All papers are subject to prior instructor approval by October 13, 2006--this is Friday after fall break.
The due date for the paper is due December 1, 2006. Papers must be written in current APA style. APA Style Manual can be found in the instructor's office.
Final grade totals a
possible 400 to 550 points depending on how the semester progresses.
Course Topics, Assignments and Work Schedule:
Aug 21 Introduction to the topic of Adult Development (Read Chapter 5 over the next two weeks))
Aug 23 Adult Development - overview and systems Chapter 1 Adult development from a developmental perspective
Aug 25 Adult Development the Self and Identity? Ericksonian Identity
Aug 28 Review of Adolescence---With out Identity there is no person?
Aug 30 Young Adulthood love and intimacy Mate Selection Chapter 2
Sept 4 No Class
Sept 6 Finding a Career (SDS)
Sept 8 Career Theory ( first part of Chapter 8)
Sept 11 (Patriot Day--Did 911 Change America--Cohort Historical Effect)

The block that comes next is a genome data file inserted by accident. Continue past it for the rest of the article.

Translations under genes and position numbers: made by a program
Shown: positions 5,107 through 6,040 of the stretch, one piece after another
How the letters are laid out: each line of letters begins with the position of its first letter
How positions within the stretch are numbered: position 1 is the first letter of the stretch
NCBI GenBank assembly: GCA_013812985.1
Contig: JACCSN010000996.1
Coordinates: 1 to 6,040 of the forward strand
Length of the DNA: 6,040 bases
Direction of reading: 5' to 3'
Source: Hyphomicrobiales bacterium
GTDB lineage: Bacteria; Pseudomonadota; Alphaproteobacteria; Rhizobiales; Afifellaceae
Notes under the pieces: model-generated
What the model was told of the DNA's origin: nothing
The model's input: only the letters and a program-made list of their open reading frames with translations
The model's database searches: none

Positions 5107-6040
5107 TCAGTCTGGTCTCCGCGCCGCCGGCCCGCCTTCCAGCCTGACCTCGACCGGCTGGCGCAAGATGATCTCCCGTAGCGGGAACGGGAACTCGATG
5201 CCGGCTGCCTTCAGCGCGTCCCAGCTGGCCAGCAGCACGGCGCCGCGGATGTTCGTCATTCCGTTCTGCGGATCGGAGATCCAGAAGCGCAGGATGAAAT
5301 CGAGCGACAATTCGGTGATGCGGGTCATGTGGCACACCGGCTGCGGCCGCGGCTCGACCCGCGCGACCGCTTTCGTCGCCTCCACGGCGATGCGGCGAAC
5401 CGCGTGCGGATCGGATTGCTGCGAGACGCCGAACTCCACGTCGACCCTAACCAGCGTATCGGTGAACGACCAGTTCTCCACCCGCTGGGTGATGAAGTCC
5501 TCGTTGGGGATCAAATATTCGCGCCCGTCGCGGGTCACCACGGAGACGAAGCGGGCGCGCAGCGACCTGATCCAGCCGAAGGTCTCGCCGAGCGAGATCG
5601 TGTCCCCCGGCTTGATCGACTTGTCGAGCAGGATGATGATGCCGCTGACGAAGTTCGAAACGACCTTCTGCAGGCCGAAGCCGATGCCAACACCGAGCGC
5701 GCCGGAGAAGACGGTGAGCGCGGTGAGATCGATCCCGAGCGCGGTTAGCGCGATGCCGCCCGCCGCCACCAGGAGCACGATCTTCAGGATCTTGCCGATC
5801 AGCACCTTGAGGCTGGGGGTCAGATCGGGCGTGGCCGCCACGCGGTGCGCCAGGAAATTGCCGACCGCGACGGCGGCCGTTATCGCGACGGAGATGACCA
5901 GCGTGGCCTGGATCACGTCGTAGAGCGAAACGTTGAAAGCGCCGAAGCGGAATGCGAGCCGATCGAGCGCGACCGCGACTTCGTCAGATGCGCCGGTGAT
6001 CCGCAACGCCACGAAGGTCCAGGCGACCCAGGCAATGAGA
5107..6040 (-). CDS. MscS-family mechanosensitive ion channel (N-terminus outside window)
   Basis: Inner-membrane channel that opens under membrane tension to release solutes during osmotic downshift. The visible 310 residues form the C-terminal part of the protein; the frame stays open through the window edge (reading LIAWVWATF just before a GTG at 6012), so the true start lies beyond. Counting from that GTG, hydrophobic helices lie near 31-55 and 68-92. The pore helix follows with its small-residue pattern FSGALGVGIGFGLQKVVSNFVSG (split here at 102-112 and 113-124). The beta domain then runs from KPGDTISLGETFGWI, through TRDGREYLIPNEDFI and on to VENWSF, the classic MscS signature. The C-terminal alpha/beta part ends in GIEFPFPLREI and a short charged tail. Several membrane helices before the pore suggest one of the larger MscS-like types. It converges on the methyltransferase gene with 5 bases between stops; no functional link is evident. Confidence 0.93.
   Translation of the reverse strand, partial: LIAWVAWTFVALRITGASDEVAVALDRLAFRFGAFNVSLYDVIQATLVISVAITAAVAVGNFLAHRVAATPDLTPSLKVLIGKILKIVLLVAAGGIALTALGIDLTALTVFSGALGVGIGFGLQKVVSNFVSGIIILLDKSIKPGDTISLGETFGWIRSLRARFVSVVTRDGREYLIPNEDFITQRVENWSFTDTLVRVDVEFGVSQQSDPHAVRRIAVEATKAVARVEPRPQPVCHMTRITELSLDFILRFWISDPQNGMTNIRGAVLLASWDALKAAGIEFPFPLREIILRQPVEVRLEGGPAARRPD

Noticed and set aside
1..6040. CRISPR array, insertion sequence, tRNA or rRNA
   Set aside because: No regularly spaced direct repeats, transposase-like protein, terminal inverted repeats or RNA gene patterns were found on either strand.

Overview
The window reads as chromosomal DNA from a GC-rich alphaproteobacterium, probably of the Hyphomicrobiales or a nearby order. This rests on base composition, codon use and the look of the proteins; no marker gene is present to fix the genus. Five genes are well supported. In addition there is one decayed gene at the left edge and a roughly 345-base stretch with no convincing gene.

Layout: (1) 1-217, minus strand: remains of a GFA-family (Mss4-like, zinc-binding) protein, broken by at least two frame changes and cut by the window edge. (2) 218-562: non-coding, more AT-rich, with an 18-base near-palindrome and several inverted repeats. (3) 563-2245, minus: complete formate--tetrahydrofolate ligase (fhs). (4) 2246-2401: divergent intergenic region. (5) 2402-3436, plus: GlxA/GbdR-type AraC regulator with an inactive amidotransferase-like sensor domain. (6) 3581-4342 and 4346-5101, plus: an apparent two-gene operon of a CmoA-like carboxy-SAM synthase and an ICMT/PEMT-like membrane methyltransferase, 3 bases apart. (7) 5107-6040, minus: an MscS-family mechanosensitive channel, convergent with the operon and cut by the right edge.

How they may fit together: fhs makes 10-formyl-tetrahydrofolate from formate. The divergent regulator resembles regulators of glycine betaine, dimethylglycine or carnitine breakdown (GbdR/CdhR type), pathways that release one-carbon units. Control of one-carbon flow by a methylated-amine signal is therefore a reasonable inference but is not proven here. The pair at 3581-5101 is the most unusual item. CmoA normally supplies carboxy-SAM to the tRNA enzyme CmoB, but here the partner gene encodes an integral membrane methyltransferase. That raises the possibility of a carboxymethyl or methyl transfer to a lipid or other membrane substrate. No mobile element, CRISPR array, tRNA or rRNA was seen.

Sept 20 Family Development/Institution chapter 6
Sept 22 Parenting Styles/Outcomes
Sept 25 Possible Test 1
Sept 27 Men and Women and Gender Chapter 7
Oct 2 Personality Development Chapter 9
Oct 6 Project Topic Approval Form Due TODAY
Oct 9 (Fall Break--No Class)
Oct 16 Motivation: Beliefs, Goals, and Affect Chapter 10
Oct 20 Learning and Memory Chapter 11
Oct 25 Intellectual Development Chapter 12
Oct 30 Possible test 2
Nov 1 What is aging? Biological development - aging Chapter 13
Nov 6 Late Life Chapter 4 Retirement Chapter 8 (the rest)
Nov 13 Mental Disorder Chapter 14
Nov 17 Old, Old, Old Age The End of Life Chapter 15
Nov 22-26 Thanksgiving Break
Dec. 1 Term Project Due
Dec 6. Last Class Day
Final Exam Friday December 15, 8 am until 9:50